Guest blog by Mark Lee FCA
The only cards accountants generally play with at networking events are business cards. Popular business card games include the perennial classics: ‘how many can I give out in one night?’ and ‘how many can I collect?’.
But what do you really win if you play these games? I’d suggest you’re not so much a winner, more of a loser. Sorry to be harsh, but if that’s how you play then you are missing the point of networking and so you are wasting your time. Just as if you wanted to play poker but spend your time visiting Bridge clubs.
Actually, playing cards can provide a number of useful metaphors that can help us to remember what to do if we want our networking activity to be fun and worthwhile. I will be referencing some of these during my talk at the Digita User Conference in Leeds on 29th April.
So, are you a king of conversation perhaps or a queen of hearts? Do you come across as a jack of all trades or as an Ace accountant?
Here’s a more specific example:
Years ago we all wore suits (at least the blokes did). These days suits may be much less common, in some offices at least. But the four suits in a deck of cards can be a useful prompt for structuring your conversations when networking:
Spades – firstly you dig around (with your metaphorical spade) asking questions to find out more, about the person you’re with.
Clubs – now you hone in to find overlapping interests (especially from a business perspective) i.e. are you, in some way, part of the same ‘club’?
Hearts – you might also want to look for an emotional connection – do you have any similar likes and dislikes?
Finally – Diamonds, the really valuable stuff. What can you promise to do by way of a follow up? What would the other person value? It doesn’t need to be a diamond necklace!
Any accountant who adopts what I call the ‘Four Suits’ approach will stand out and enhance their chances of being remembered, recommended and referred. And that is as good an objective as any when you are networking. It makes more sense than to expect to pick up work whenever you are networking. That’s a mugs’ game – just as is playing the ‘find the lady’ scam in a street market.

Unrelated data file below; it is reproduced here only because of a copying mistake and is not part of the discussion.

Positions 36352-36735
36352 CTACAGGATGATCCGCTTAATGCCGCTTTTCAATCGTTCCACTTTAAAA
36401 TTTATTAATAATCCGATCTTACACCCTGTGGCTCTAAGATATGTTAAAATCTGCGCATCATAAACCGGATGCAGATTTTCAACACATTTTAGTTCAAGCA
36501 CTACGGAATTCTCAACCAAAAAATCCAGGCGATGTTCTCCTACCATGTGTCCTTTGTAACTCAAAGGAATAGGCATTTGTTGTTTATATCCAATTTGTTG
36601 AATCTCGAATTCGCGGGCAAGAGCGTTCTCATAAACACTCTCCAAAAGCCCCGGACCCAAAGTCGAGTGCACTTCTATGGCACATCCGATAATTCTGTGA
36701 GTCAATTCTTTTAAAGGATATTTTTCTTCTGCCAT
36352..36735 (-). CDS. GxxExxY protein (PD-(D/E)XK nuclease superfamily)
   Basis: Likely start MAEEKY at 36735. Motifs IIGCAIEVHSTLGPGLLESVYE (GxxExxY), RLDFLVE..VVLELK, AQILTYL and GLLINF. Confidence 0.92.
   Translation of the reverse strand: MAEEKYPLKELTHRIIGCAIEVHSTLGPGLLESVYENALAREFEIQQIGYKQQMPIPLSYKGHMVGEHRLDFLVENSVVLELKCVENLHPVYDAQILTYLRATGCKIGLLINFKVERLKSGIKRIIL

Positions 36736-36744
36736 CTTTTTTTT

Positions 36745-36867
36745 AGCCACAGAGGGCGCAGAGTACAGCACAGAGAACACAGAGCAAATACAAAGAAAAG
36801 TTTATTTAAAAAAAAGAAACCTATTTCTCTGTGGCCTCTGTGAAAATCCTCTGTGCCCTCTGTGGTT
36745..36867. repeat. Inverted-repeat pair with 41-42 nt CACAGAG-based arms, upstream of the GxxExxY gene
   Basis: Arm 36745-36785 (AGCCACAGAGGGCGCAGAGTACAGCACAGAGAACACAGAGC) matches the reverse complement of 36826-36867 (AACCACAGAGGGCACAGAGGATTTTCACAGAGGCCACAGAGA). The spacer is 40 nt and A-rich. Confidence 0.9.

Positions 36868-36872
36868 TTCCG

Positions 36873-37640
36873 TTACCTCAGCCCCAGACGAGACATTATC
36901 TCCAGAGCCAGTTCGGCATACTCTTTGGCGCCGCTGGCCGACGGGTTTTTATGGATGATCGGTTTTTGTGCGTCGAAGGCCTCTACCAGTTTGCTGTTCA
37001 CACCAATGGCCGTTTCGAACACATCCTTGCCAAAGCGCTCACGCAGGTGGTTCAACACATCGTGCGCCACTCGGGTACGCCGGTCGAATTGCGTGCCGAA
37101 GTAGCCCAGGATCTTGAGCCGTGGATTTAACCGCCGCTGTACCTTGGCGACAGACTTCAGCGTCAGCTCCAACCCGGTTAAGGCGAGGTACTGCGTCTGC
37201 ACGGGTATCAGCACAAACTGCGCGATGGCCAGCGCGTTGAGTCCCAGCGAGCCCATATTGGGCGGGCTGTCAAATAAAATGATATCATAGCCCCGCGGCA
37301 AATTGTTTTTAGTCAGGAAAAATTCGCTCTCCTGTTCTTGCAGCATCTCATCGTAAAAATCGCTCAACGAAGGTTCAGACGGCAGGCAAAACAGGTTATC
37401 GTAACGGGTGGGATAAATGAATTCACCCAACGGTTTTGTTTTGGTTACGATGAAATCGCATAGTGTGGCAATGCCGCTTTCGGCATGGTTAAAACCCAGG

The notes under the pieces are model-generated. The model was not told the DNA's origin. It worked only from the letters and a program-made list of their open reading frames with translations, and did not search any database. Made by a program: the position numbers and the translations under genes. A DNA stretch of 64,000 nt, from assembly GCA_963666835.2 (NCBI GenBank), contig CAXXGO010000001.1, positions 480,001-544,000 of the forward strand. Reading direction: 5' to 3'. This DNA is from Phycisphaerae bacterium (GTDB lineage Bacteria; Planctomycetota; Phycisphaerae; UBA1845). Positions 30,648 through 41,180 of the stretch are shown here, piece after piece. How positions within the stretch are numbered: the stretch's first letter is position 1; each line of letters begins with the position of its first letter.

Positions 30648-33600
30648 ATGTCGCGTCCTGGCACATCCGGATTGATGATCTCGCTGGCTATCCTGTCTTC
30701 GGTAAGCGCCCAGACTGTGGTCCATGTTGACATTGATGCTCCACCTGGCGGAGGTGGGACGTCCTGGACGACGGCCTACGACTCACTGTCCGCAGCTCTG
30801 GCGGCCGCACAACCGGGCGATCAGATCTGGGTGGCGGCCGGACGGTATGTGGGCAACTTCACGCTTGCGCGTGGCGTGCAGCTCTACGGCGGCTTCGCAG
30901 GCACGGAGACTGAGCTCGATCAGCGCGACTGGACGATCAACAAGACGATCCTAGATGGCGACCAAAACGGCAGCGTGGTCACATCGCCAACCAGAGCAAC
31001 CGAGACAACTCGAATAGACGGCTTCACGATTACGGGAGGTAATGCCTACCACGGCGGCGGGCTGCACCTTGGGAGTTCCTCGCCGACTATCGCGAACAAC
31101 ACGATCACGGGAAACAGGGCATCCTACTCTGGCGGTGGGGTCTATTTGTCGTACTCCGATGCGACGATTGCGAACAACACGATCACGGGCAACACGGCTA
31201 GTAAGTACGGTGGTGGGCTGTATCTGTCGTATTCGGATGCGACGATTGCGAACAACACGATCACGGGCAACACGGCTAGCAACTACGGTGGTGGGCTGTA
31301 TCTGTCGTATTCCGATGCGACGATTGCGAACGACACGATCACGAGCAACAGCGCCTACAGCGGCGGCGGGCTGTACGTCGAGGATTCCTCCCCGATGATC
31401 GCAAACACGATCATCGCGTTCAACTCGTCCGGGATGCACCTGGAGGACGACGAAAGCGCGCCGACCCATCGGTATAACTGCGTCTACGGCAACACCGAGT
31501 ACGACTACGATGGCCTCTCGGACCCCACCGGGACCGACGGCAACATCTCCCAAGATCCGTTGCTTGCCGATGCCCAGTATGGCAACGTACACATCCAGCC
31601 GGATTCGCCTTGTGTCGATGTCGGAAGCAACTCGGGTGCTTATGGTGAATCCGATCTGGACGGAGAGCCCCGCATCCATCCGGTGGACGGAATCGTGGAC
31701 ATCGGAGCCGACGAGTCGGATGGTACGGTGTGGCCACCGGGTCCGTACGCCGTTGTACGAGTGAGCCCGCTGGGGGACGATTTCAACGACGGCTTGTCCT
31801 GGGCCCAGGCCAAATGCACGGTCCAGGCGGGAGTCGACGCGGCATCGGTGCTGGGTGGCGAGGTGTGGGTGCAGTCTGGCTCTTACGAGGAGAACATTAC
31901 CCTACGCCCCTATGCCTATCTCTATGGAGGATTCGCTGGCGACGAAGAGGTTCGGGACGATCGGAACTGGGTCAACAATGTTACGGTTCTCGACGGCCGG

Contrary to the common misconception, effective networking is not all about selling. It’s about starting to build profitable relationships. And it’s about helping the people you meet and so encouraging them to get to know, like and trust you.
No one will play cards for money with someone they don’t trust. It’s reasonable to work on the same assumption that no one will engage or recommend an accountant they don’t trust either. That’s why following up after networking is so valuable – it’s a key way to show that you can be trusted.
And that brings us back full circle. There is no point in collecting business cards at networking events unless you are also going to follow up with the people you met – and I don’t mean just add them to your mailing list and start sending them your promotional material. Equally there is no point in scattering your business cards like confetti or sticking them into the hand of everyone you meet. No one refers work to a business card.
If you’d like to know more about how to have fun and make networking more worthwhile, I do hope you will be able to join me at one of the two sessions I am running during the Digita User Conference in Leeds on 29th April. There are still a few places left – click here.
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